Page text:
Imagine The Untouchables joining up with Delta Force. That's what seems to be happening out on the cutting edge of U.S. counterinsurgency strategy: The Pentagon is asking organized crime investigators for help in battling the stubborn insurgencies in Iraq and Afghanistan. Turns out that the networks of insurgents, terrorists, and criminals faced by U.S. soldiers bear more resemblance to organized crime and narcotraffickers than to the military's traditional adversaries. Both the Army and Marines have taken a keen interest in how crime experts deal with networked criminal organizations. Among the initiative's backers: the Army Science Board and the Pentagon's Special Operations/Low Intensity Conflict office, through its Irregular Warfare Support Program. One recent recruiting notice advertises for "Embedded Law Enforcement Professionals" to join the military in Iraq and Afghanistan, seeking seasoned cops with experience in "organized crime, gangs, and complex drug investigations." In a related program, veteran law enforcement agents are teaching investigative techniques to Marines at bases in California and Illinois.
It's doubtful at this point that even the best criminal investigators can help stem the carnage in Iraq, which is teetering on the brink of all-out civil war. But battling terrorism worldwide with the techniques honed in taking down the Mafia, the Cali Cartel, and other transnational crime syndicates is an idea whose time should have come long ago. It's no mistake that after 9/11, the FBI moved many of its best criminal investigators over to counterterrorism. These are the folks who know how to gain informants, wiretap (with warrants), get inside crime syndicates, and build cases that hold up in court. The FBI calls it the Enterprise Theory of Investigationan intelligence-driven push to take out entire criminal organizations. The Drug Enforcement Administration's best agents have likewise excelled in taking down groups that sound awfully similar to terrorist gangs: violent, complex, highly mobile crime syndicates that change countries as quickly as they do cellphones and computers.
There are lessons here not only for the military but also for U.S. intelligence. And here's one of the most basic, say the copsa lesson the White House apparently still doesn't get: You don't torture those you're interrogating. In 25 years of crime reporting, I've heard this from the toughest street cops to the most sophisticated feds: You don't waterboard your suspects, and you sure don't beat them to the edge of "organ failure" (as a 2002 Justice Department memo condoned). That's why FBI agents refused to take part in brutal interrogations at Guantánamo Bay and other facilities run by the military and the CIA. It's not effective, it's not how you develop informants, and, besides, it ain't admissible in a court of law. Last I checked, we were still a nation of laws.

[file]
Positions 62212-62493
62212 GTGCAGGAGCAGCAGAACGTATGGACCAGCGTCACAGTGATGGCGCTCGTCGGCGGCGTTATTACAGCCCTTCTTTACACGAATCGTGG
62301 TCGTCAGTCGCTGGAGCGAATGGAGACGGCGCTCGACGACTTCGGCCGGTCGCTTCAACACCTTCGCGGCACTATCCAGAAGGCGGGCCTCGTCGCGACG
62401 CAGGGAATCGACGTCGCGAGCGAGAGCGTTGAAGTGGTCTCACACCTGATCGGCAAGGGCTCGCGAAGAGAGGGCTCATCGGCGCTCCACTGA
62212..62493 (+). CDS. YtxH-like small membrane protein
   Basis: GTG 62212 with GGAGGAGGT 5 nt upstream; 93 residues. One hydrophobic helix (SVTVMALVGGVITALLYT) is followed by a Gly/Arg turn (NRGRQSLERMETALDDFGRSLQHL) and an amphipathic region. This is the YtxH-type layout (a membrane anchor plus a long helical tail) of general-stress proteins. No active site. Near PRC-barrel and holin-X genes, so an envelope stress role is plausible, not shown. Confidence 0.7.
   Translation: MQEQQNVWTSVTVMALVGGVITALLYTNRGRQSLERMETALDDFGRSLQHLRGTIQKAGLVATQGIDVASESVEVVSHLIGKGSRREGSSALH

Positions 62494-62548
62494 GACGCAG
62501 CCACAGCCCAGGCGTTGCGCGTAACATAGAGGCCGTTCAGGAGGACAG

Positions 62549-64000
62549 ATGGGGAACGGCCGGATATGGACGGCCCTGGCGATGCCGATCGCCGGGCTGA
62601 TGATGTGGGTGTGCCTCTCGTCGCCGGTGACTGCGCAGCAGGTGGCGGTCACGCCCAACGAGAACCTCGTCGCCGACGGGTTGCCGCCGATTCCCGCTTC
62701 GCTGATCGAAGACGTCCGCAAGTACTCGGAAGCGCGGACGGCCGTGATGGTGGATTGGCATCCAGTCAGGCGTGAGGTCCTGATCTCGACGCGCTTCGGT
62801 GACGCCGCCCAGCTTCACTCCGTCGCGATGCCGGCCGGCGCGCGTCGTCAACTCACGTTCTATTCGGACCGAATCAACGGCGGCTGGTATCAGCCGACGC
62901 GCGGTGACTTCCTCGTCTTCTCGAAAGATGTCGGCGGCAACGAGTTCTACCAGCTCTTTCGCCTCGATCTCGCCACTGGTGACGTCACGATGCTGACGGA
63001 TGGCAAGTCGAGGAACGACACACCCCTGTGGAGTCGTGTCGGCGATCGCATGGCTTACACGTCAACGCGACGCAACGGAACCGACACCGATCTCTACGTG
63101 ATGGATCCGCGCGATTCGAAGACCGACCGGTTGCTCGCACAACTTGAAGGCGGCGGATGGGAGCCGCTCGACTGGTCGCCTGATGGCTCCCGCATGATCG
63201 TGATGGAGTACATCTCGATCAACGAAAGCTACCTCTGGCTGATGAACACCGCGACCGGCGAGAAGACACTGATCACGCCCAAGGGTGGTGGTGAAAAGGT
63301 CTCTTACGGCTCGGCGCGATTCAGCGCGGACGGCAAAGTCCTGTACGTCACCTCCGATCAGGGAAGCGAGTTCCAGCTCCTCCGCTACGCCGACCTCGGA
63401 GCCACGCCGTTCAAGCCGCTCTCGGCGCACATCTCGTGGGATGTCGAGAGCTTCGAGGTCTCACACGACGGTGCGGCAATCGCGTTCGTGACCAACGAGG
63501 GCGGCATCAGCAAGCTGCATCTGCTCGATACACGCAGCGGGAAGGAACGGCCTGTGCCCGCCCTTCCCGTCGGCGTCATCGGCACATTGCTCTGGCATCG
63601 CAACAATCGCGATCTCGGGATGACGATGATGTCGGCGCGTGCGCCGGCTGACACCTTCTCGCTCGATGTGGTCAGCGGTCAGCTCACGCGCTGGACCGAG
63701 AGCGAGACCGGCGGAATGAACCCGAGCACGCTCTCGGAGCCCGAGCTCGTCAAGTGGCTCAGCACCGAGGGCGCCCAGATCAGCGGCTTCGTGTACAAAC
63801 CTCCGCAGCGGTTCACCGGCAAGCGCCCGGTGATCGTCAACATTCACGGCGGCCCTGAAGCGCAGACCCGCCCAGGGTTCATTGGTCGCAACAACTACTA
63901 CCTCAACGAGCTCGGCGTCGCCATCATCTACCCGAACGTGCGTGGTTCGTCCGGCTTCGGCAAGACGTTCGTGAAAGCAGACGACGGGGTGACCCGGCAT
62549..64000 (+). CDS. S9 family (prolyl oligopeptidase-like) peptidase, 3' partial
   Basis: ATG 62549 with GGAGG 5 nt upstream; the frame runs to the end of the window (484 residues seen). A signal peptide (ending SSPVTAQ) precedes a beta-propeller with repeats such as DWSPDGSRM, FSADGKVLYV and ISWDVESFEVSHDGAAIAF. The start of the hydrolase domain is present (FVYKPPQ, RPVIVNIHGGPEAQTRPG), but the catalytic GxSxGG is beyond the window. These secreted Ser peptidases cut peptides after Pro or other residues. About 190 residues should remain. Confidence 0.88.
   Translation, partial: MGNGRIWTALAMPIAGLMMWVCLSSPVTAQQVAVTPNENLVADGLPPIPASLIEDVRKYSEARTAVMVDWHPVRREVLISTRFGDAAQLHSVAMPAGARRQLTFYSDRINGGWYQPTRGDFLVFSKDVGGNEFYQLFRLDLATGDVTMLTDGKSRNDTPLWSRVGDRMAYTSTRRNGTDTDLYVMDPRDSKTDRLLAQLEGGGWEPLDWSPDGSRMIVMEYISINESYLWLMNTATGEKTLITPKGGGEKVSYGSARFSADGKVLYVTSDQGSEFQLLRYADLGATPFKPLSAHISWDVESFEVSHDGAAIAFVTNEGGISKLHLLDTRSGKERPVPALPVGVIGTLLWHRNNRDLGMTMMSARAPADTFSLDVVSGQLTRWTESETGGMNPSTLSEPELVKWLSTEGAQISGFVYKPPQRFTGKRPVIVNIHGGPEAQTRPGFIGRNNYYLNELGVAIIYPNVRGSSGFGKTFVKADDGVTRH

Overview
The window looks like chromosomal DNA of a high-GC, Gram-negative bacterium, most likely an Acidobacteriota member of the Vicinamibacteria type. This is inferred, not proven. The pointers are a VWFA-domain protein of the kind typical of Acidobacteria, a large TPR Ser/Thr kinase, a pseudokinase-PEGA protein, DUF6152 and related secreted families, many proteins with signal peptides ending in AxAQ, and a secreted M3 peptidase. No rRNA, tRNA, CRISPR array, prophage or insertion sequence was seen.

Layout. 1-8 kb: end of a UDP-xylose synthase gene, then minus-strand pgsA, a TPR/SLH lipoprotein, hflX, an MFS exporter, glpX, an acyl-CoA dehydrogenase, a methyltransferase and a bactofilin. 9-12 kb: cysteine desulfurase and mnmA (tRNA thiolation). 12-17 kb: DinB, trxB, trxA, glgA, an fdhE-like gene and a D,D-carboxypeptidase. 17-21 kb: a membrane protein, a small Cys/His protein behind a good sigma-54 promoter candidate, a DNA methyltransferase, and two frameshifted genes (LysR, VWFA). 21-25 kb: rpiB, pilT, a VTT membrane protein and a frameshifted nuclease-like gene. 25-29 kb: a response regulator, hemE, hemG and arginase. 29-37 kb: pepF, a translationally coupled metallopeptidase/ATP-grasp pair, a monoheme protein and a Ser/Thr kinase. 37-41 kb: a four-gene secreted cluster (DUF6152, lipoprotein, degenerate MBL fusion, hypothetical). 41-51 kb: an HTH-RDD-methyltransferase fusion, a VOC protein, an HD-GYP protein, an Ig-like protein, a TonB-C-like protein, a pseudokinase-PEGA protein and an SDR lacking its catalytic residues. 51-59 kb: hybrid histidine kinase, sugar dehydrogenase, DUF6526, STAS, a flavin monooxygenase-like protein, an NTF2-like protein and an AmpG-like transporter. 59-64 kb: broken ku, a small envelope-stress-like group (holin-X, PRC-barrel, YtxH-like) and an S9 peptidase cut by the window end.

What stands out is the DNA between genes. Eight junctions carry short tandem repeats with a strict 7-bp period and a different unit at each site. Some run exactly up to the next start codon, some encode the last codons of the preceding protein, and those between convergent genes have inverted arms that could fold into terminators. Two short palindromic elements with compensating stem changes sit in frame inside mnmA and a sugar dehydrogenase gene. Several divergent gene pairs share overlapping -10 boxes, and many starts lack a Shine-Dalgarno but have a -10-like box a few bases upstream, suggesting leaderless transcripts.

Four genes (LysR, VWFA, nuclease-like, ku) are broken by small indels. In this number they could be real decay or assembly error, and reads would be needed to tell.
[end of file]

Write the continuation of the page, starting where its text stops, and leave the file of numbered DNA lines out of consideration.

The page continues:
At a time when terrorist groups are increasingly turning to organized crime to finance their activities, learning a few tricks from mob-busting cops makes sense more than ever. (For more on the crime/terror nexus, see my December story in U.S. News "Paying for Terror.") Much is made about how the FBI is struggling to become an intelligence organization. That's always seemed overblown to me. (Anyone who went through the '60s doesn't doubt the FBI can do intel; J. Edgar Hoover saw to that.) I suggest turning that logic around: While the FBI is figuring out how to do intel better, I'd like to see the CIA's case officers take a few lessons in how to investigate enterprise crime and racketeering.
Thanks again for all the story suggestions out there, folks. Obviously, there's no end of bad guys in the world, so your help in pointing out the best and worst of the bunch is most appreciated. Remember to send comments to email@example.com. Oh, one more thing: Here's the first in our promised series of bad guys each week:
BAD GUY OF THE WEEK: Most Americans have probably never heard of this guy, but chances are his family's dope has landed in your neighborhood. Even with the $5 million reward on his head, Francisco Javier Arellano Felix didn't get much press when he was nabbed last month by U.S. authorities. Arellano Felix is the reputed leader of one of the hemisphere's premier criminal organizations, the Tijuana-based Arellano-Felix Organization. For a quarter century, say prosecutors, this narcomafia has run a vast department store for dope, making a fortune smuggling into America hundreds of tons of cocaine and marijuana and huge amounts of meth and heroin. Ultraviolent, blamed for scores of murders, medieval-like torture, and widespread corruption, the AFO was branded by U.S. Attorney Carol Lam "one of the deadliest drug organizations in history." Arellano Felix was snatched by the U.S. Coast Guard, plucked from a fishing boat in international waters off Baja California. He faces charges of racketeering, drug trafficking, conspiracy, and money launderingand has pleaded not guilty. It's been a bad week for Javier's family. One of his six brothers, Rafael, is also now a guest of the U.S. penal system, sent across the Rio Grande earlier this month after a two-year extradition effort and a 10-year prison stint in Mexico. For more on the AFO, check out the Justice Department's 34-page indictment of the group, as well as PBS Frontline's fine reporting from a few years back.